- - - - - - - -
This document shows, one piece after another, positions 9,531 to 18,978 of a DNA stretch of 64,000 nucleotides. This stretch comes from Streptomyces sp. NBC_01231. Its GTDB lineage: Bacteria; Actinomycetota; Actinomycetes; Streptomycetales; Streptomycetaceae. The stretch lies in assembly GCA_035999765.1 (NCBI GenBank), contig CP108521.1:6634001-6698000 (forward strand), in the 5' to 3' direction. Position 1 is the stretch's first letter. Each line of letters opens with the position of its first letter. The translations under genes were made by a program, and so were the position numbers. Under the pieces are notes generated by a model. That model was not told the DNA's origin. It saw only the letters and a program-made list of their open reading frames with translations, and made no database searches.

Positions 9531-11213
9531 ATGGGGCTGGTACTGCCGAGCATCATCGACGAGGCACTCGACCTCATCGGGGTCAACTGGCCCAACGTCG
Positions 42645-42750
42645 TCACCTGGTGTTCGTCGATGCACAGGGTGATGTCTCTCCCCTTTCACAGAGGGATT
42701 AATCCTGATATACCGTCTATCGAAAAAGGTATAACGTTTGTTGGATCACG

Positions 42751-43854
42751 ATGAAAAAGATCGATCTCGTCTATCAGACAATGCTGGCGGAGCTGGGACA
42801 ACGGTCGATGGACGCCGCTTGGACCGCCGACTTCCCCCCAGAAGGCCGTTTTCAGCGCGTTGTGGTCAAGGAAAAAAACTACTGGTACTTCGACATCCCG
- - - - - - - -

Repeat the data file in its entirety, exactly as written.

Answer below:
This document shows, one piece after another, positions 9,531 to 18,978 of a DNA stretch of 64,000 nucleotides. This stretch comes from Streptomyces sp. NBC_01231. Its GTDB lineage: Bacteria; Actinomycetota; Actinomycetes; Streptomycetales; Streptomycetaceae. The stretch lies in assembly GCA_035999765.1 (NCBI GenBank), contig CP108521.1:6634001-6698000 (forward strand), in the 5' to 3' direction. Position 1 is the stretch's first letter. Each line of letters opens with the position of its first letter. The translations under genes were made by a program, and so were the position numbers. Under the pieces are notes generated by a model. That model was not told the DNA's origin. It saw only the letters and a program-made list of their open reading frames with translations, and made no database searches.

Positions 9531-11213
9531 ATGGGGCTGGTACTGCCGAGCATCATCGACGAGGCACTCGACCTCATCGGGGTCAACTGGCCCAACGTCG
Positions 42645-42750
42645 TCACCTGGTGTTCGTCGATGCACAGGGTGATGTCTCTCCCCTTTCACAGAGGGATT
42701 AATCCTGATATACCGTCTATCGAAAAAGGTATAACGTTTGTTGGATCACG

Positions 42751-43854
42751 ATGAAAAAGATCGATCTCGTCTATCAGACAATGCTGGCGGAGCTGGGACA
42801 ACGGTCGATGGACGCCGCTTGGACCGCCGACTTCCCCCCAGAAGGCCGTTTTCAGCGCGTTGTGGTCAAGGAAAAAAACTACTGGTACTTCGACATCCCG